Thursday, June 11, 2015

Brazilian Gems - "Terra Trio: Terra À Vista"

Brazilian Gems
Terra Trio: "Terra À Vista" (Elenco/Think! Records) 1969/2013

Produced by Nara Leão & Sidney Miller
Engineers: Deraldo & Mazzola
Recorded @ Estúdio Haway (Rio de Janeiro, RJ, Brazil)
Lay Out/Photo: Lauro Escorel / Carlos Alexandre
Reissue Directors: Hiroyuki Sugimoto, Atsuhi Sano, Eri Nakanishi

Orginally recorded in 1969 for the famous Elenco label, when it had already been sold by Aloysio de Oliveira (by then once again living here in the USA) to the Companhia Brasileira de Discos (CBD, later known as Phonogram, PolyGram and currently Universal Music), "Terra À Vista" is the one & only album released by the Terra Trio. Never reissued in Brazil in any format, it's available in Japan through the "Pérolas Brasileiras" series of Think! Records, distributed by Disk Union.

Founded by pianist & arranger José Maria Rocha, and brothers Fernando Costa (bassist) and Ricardo Costa (drummer), the group was influenced by both Tamba Trio and Os Cariocas, but in a post-bossa vein. All members also loved to sing, and the trio spent many years as the backing band for songstress Maria Bethania. Btw, the first time I saw them live was in 1975, when, invited by my much missed friend Maestro Gaya, I attended for several nights the "Chico Buarque & Maria Bethania" show at the now-defunct Canecão venue in Rio de Janeiro, where the singers performed for several months. Gaya was the Musical Director, the conductor and did all orchestral arrangements for that engagement; the Terra Trio was the "rhythm section."

Its founder, also known as Zé Maria Rocha -- not be mistaken with organist Zé Maria, with whom Jorge Ben did his first recording back in 1962 -- worked extensively with singers Maria Bethânia, Nara Leão, Martinho Da Vila, Clara Nunes, Jair Rodrigues, Eliana Pittman, Ithamara Koorax, Chico Buarque, Gal Costa, Gilberto Gil, Marisa "Gata Mansa," Caetano Veloso, Carmen Costa, Sidney Miller, Sérgio Ricardo, Zezé Gonzaga, Paulinho Da Viola, Aurea Martins, and Dorival Caymmi. Bass player Fernando Costa is now active as a pianist and musical teacher. Drummer Ricardo often plays with João Donato and Nana Caymmi, amongst others.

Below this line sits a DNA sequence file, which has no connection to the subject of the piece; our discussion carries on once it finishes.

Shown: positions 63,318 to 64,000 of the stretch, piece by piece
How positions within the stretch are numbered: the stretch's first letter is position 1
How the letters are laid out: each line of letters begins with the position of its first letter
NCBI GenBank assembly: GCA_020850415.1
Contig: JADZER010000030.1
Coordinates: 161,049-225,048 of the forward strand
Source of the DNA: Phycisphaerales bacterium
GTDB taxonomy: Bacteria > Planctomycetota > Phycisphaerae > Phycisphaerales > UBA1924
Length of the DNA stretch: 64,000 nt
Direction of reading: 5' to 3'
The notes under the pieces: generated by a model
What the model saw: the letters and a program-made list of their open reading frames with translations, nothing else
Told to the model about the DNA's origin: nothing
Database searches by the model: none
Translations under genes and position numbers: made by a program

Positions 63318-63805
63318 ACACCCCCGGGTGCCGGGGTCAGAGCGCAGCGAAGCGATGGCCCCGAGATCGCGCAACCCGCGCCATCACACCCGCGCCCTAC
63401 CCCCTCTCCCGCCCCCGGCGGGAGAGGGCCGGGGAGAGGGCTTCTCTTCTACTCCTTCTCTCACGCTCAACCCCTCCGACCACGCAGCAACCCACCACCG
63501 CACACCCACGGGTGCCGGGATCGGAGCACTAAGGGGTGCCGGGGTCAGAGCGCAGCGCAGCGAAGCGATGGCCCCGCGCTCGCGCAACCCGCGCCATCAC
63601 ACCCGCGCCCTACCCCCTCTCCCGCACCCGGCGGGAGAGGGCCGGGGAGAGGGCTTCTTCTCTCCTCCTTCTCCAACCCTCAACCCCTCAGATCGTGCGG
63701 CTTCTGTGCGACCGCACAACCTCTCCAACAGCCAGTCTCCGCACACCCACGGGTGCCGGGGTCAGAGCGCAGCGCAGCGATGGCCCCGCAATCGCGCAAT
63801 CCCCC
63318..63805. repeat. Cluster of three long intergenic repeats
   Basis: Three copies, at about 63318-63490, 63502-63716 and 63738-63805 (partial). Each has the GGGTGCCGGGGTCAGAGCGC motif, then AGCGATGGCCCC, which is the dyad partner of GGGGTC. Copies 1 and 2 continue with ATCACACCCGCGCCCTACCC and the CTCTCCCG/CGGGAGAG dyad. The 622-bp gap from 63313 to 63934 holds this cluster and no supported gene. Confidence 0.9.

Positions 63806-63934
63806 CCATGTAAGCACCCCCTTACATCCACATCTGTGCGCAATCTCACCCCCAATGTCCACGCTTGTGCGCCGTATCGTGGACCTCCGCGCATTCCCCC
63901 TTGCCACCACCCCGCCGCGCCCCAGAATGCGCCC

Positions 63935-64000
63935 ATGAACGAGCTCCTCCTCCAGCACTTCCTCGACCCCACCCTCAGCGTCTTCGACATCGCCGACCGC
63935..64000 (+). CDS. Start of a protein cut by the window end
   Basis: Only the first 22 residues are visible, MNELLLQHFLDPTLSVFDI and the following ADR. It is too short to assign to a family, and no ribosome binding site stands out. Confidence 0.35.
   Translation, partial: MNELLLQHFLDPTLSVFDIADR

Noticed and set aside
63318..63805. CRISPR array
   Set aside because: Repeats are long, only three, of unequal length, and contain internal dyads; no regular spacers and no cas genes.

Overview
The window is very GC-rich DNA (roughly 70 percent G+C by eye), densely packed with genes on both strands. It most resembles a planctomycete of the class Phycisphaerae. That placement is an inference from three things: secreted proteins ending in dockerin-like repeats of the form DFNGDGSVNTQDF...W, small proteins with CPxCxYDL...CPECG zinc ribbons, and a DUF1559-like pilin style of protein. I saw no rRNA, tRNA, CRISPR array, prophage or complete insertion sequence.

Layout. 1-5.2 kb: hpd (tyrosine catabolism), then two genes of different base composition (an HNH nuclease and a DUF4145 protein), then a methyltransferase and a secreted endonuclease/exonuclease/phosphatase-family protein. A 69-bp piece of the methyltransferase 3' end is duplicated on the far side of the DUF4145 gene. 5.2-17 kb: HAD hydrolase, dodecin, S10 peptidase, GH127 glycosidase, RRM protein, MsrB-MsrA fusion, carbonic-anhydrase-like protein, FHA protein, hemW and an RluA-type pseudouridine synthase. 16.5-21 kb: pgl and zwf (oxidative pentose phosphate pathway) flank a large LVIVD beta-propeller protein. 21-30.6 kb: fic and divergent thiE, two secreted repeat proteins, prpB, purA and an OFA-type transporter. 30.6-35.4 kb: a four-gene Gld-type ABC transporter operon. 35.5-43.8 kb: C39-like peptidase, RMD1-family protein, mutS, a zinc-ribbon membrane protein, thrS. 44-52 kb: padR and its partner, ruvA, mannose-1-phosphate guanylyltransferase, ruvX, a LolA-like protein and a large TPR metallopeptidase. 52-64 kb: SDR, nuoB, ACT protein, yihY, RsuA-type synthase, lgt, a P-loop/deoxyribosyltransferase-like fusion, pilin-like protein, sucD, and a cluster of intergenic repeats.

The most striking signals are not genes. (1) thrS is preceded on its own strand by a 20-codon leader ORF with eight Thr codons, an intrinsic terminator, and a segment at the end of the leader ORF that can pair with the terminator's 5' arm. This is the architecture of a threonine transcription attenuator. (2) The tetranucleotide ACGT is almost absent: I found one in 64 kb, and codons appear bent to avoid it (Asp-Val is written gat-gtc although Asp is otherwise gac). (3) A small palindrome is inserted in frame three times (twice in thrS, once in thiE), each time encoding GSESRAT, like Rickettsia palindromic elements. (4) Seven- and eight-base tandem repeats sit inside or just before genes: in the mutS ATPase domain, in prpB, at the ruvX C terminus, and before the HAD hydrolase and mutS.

Their debut & last album was co-produced by bossa nova singer Nara Leão and composer-singer Sidney Miller. The repertoire ranges from "old" sambas (some of them composed in the 20s and 30s) to "new" sambas such as Paulinho Da Viola's "Recado," written in 1964. Ernesto Nazareth's "Odeon," a classic "Brazilian tango," dates from 1910! But the group also flirted with the tropicalia through Caetano Veloso's "Ave Maria" (from the iconic "Tropicalia" album) and Veloso/Torquato Neto's "Deus Vos Salve Esta Casa Santa," while evoking the genius Heitor Villa-Lobos' in the brilliant arrangement for Sidney Miller's "Passa Passa Gavião."

My personal favorite tracks: Herivelto Martins' "Nega Manhosa," an obscure samba but by the long-forgotten Osvaldo Chaves Ribeiro (aka Gadé) titled "Faustina," Noel Rosa/Vadico's haunting "Pra Que Mentir" (introduced by Silvio Caldas in 1939 and revived in recent years by both Paulinho da Viola and Caetano Veloso), another samba gem composed in 1956 by Paquito, Boex and Romeu Gentil titled "Era De Madrugada," and two hilarious Portuguese versions written by Aloysio de Oliveira for the standard "On The Sunny Side of the Street" (that became "A Sobrinha da Judite," previously covered by the Girls From Bahia, aka Quarteto Em Cy, on the "Revolución Con Brasilia!") and for Herman Hupfeld's (famous for the huge hit "As Time Goes By" from the "Casablanca" soundtrack, and here mispelled Hermann Heupfeld in the liner notes) "When Yuba Plays The Tuba," retitled "Zé da Tuba." Cheers!

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